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At 1:09 PM -0500 1/10/06, Warren Sirota wrote:
>Other tunes I've downloaded have sometimes resulted in CD purchases,
>DOWNLOAD *ANYTHING*. If I had an Internet connection everywhere - in the
>car, in the kitchen, etc. - I would never listen to anything but free
>internet radio (btw, is there a looping station on Live365?).

The closest I've found is Eklektik Radio ( 
http://www.live365.com/stations/chromatosis ), but that's only 
because our sub-genre dovetails with the whole 
experimental/alternative scene.

Previously, I've lived in areas where there was nothing but corporate 
radio, and it's nearly driven me bonkers.  Now, I'm extremely lucky 
to be back somewhere that I have three really great college radio 
stations nearby which weren't compromised by (read: sold out to) the 
"Billboard Alternative Chart" (WZRD, NE IL Univ; WLUW, Loyola; & 
WNUR, Northwestern).  All three do realtime streaming on the net -- 
WZRD from Live365, and the other two from their own websites -- so 
there's a another pointer.  But, as you mentioned, that doesn't do 
you much good in the car...  :P

>In terms of the morality of file sharing, or music stealing, if you will: 
>think of it in terms of the speed limit. Everyone flaunts the speed limit,
>but no-one faults them on morality - even though the consequences can be 
>more serious than denying a record company a profit opportunity.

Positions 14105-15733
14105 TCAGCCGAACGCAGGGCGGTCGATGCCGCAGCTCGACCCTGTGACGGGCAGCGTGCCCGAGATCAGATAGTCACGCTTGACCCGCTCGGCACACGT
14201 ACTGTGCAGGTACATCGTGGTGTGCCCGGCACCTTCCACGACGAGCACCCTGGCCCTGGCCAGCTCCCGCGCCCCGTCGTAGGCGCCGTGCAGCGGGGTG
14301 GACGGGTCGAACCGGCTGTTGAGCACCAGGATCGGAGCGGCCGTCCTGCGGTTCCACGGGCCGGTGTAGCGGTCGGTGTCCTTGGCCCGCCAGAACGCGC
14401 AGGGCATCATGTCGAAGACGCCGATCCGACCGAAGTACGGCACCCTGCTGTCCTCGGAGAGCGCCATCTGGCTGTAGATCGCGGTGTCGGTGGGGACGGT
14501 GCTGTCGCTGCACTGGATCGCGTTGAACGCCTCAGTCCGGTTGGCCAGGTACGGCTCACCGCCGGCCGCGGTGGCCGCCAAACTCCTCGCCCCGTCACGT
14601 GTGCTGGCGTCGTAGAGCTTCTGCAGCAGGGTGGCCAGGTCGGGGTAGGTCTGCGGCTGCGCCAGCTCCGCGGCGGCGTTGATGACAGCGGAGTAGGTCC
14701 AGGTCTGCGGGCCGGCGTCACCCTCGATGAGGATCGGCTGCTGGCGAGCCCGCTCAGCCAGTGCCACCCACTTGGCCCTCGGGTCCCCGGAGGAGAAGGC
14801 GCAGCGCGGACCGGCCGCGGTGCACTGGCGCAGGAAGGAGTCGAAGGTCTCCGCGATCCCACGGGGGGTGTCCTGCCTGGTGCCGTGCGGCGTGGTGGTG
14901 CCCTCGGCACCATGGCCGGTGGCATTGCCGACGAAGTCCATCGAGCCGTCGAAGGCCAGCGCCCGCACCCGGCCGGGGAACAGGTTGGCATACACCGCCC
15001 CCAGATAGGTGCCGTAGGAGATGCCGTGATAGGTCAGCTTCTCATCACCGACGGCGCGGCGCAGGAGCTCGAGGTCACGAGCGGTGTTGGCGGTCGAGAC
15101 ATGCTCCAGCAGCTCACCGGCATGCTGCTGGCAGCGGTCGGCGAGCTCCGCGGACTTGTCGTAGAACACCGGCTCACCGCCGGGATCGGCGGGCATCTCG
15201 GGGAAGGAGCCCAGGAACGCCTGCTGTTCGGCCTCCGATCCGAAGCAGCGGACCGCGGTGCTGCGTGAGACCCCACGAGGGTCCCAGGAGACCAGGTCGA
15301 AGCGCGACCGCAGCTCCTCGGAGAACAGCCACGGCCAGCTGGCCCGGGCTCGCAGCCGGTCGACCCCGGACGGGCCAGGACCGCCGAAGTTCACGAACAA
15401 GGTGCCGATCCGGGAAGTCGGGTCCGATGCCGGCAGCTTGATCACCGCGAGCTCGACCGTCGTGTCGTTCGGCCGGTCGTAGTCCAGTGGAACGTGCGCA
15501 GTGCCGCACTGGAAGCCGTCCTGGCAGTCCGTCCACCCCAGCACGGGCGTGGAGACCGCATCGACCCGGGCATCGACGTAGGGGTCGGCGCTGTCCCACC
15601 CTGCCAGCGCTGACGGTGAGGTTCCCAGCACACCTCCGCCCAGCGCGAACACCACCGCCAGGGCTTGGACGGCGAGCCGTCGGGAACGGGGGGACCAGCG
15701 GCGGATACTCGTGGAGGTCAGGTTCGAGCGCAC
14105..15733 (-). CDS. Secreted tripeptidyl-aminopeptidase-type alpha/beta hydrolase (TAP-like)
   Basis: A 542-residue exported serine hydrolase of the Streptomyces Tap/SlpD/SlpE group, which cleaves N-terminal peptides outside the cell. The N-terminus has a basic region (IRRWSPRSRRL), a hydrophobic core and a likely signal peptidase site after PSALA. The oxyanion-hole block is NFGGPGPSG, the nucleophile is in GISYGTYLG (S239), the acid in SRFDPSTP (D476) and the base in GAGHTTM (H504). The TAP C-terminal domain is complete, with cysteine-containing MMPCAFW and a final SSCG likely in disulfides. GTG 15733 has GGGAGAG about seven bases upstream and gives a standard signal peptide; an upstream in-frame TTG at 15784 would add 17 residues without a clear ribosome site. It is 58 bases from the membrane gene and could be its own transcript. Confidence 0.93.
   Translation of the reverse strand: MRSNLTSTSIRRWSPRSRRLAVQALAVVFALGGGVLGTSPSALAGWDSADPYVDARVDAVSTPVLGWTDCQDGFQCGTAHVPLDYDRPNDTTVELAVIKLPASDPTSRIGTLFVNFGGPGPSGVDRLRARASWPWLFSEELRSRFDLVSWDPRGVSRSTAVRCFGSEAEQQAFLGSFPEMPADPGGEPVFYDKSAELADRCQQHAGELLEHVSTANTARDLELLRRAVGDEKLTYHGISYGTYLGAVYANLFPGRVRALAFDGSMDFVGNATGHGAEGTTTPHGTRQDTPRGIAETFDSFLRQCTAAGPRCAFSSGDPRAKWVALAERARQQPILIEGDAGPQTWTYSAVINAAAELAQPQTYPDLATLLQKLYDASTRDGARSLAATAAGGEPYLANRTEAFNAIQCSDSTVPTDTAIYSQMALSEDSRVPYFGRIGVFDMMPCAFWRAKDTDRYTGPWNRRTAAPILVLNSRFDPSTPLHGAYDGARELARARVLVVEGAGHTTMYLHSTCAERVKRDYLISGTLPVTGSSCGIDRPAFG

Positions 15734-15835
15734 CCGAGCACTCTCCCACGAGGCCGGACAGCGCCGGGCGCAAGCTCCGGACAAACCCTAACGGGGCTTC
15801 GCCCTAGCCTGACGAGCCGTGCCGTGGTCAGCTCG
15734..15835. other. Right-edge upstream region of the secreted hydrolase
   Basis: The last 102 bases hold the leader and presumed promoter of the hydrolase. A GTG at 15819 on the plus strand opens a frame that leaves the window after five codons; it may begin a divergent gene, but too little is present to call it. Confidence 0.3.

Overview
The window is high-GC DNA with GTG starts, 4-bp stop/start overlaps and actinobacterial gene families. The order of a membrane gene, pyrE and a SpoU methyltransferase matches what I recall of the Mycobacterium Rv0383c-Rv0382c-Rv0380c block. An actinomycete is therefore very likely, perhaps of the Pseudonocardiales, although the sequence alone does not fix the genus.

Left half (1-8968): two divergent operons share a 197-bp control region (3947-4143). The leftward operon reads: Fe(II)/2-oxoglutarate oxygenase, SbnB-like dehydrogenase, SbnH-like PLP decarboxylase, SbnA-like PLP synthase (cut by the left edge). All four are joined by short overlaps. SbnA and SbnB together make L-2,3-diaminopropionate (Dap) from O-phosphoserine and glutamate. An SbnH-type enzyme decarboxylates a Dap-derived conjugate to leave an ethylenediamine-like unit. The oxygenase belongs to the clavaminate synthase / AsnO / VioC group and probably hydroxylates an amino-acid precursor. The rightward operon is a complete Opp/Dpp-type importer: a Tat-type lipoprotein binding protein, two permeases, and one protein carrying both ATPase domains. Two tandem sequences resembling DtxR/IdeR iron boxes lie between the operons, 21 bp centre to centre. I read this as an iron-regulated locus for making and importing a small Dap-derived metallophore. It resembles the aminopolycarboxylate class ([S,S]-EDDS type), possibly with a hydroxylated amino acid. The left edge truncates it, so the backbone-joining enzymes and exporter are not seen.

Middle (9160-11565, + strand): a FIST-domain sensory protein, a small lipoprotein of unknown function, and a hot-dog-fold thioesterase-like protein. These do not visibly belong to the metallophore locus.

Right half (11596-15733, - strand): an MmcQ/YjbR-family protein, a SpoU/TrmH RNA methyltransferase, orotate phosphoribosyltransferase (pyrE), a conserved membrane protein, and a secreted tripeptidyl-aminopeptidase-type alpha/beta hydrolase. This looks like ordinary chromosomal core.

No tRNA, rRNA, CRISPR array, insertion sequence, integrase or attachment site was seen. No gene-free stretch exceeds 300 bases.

I can't stand the analogy record companies use to compare file 
sharing to, say, shoplifting -- most of all, because it's faulty. 
Outright stealing not only transfers goods to the thief that they did 
not otherwise have, but also *it removes the item from the 
marketplace and any hope of future purchase*.  This metaphor would 
only be true if you downloaded the file, then erased it from the 
server on your way out the door.

Digital files, it theory, can be copied an infinite number of times. 
So, I usually use the analogy that illegal file sharing is like 
copying somebody else's homework.  Yes, you're getting something you 
didn't "pay for", but you're not depriving the original copy from the 
ability to fulfill its primary function.

>In terms of the effect on the music industry: if the major record 
>go under, it will mostly make life better for me. I think music as whole 
>benefit greatly from decentralization.

Couldn't agree more!


"I want to reach my hand into the dark and *feel* what reaches back..."